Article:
I wrote about how people can’t solve problems that they are not willing to have. Yet one has to master the art of picking the right problems to work on as well. There had been times in my life when I wasn’t sure which problem to pick on dealing with and my attention became so diffused I wasn’t actually solving any problems but simply touching and going.
A lot of that life was during my previous career. We were often under a lot of pressure to do many things and deal with lots of problems with limited resources. And the result was the need to frequently and quickly get through a problem, declare it solved, and then go on to another one. There were long term issues, and shorter term ones. And one must learn to be able to prioritise them, as well as to properly trade-off resources across the long and short term challenges.
That prioritisation eventually becomes another challenge in itself. And this sort of self-referencing issue keeps popping up over my professional life. I discovered the importance of setting up buffer time for planning, to set aside budget for solutions to manage budgets and to ensure sufficient rest to be able to actually be producing more. Often times, we don’t recognise that the problems we pick naturally lend themselves to some peripheral problems that we need to deal with. That problems actually comes in a package when we are picking them.
Storytelling is a wonderful skill when it comes to communication and helping others retain information. It is also capable of influencing behaviours to a large extent. And so it has to be used and received carefully.
Stories that are attractive can be inconsistent. Just the other day, I came across this person who decided to be a career coach because he realised he had put so much time and energy into his work he neglected other important things in life. Having been a top performer at work, he now wants to work with individuals to help them perform well at work. Coaching allows his life to be more flexible and to “help” others.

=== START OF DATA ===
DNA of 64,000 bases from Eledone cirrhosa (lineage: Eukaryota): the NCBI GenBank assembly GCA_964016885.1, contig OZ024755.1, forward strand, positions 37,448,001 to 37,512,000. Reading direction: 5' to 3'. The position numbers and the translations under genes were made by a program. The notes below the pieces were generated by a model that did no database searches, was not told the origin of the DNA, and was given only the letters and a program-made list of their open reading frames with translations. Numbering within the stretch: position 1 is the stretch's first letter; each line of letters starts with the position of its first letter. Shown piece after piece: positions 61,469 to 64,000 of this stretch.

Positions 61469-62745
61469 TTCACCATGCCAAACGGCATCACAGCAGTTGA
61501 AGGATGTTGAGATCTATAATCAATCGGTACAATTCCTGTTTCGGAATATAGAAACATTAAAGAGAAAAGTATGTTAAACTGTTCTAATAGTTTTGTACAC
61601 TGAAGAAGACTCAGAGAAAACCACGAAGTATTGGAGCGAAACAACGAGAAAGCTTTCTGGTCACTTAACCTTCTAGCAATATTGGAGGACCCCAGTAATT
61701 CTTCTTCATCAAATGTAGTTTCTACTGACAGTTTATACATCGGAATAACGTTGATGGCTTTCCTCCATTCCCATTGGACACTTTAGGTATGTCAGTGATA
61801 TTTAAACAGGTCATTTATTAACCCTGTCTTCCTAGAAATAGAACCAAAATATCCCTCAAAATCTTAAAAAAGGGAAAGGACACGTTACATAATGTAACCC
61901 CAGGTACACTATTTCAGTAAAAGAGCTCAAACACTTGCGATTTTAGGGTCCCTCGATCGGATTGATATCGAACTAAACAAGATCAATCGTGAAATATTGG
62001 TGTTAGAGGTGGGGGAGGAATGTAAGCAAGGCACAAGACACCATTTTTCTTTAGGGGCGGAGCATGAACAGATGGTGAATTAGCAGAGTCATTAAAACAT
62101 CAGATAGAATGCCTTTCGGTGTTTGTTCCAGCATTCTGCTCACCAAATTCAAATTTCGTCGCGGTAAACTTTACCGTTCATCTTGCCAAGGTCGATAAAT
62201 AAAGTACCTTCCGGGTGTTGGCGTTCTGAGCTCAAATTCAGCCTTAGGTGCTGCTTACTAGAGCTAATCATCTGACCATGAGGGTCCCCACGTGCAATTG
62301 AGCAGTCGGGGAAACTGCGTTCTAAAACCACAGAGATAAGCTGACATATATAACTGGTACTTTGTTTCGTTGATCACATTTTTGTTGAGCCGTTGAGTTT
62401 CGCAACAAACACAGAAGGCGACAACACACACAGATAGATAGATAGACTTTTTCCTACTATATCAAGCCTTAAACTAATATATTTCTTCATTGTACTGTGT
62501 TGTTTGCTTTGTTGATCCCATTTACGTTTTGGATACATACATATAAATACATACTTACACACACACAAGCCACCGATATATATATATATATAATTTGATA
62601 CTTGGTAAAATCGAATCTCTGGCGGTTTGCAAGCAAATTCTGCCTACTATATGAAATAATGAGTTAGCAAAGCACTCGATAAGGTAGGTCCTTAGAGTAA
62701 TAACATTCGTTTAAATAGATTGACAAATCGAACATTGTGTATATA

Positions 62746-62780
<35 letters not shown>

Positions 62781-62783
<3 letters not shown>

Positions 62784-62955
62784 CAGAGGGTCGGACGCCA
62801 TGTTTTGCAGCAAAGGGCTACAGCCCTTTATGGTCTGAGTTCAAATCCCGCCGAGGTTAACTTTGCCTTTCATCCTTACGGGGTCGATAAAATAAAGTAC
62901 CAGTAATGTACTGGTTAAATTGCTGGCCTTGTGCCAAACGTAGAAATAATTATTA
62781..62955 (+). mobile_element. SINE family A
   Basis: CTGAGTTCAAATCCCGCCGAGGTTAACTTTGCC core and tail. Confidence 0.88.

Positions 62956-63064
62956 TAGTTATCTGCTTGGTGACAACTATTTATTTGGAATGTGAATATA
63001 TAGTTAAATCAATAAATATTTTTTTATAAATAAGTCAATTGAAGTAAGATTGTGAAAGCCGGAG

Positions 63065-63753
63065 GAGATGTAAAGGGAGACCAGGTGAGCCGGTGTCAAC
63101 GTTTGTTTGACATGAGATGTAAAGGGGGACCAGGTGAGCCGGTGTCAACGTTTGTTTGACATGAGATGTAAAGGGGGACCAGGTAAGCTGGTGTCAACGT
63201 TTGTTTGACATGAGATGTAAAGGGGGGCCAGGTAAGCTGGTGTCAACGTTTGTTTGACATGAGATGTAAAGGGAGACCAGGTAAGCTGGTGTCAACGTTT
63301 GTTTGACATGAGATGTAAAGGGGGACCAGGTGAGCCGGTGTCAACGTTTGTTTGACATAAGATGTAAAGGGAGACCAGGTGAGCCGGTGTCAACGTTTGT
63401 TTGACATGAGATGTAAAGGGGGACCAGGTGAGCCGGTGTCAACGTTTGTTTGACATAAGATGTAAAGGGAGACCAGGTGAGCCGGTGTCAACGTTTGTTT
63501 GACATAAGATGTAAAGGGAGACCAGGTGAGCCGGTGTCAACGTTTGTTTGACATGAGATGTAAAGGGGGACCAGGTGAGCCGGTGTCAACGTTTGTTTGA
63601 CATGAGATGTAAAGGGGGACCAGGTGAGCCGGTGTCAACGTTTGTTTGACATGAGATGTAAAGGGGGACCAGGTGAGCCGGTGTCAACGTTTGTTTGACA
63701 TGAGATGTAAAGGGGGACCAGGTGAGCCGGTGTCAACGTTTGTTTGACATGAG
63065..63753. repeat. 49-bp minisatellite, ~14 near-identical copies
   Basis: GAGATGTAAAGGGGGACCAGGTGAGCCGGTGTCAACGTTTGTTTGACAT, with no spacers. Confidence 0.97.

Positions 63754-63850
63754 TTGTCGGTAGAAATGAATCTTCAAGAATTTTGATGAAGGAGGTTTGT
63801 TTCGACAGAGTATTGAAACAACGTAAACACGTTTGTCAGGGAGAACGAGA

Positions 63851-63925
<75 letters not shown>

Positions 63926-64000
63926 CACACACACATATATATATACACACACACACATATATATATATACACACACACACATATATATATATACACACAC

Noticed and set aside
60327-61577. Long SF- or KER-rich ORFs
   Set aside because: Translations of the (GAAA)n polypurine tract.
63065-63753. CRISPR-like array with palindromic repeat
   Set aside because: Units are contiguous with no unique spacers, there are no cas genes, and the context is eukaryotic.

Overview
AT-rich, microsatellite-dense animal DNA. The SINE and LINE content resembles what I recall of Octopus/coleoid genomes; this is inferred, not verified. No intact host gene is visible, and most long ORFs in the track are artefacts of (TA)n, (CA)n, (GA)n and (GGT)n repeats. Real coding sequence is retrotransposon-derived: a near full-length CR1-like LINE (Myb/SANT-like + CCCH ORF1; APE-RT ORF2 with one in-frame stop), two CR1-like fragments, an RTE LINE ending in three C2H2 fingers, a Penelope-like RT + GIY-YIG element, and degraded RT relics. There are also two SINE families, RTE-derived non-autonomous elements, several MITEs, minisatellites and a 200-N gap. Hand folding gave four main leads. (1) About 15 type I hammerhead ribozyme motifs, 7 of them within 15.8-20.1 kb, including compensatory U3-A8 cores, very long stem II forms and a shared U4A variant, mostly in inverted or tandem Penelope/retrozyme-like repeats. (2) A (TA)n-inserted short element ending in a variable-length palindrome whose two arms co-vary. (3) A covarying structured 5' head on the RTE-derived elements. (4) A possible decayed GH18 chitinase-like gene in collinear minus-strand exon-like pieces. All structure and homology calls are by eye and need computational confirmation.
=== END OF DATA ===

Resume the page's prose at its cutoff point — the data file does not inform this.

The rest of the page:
Somehow, it was hard for me to receive that story. Not that I suspect it isn’t true but the difficulty is the fact that he is now teaching others strategies to progress and do well at work which had landed him outside the corporate ladder in the first place. It would seem like there is some paradox here. Surely, one would not want to lead more of others into the regret of neglecting family and life due to work having experienced the full force of that oneself?
I think it’s great more people are becoming entrepreneurs and creating value as freelancers or solopreneurs. A lot of the work to attract and market involves storytelling and positioning yourself well. At the same time, the story you tell serves as a way to align yourself and the work. An inconsistent story breaks that.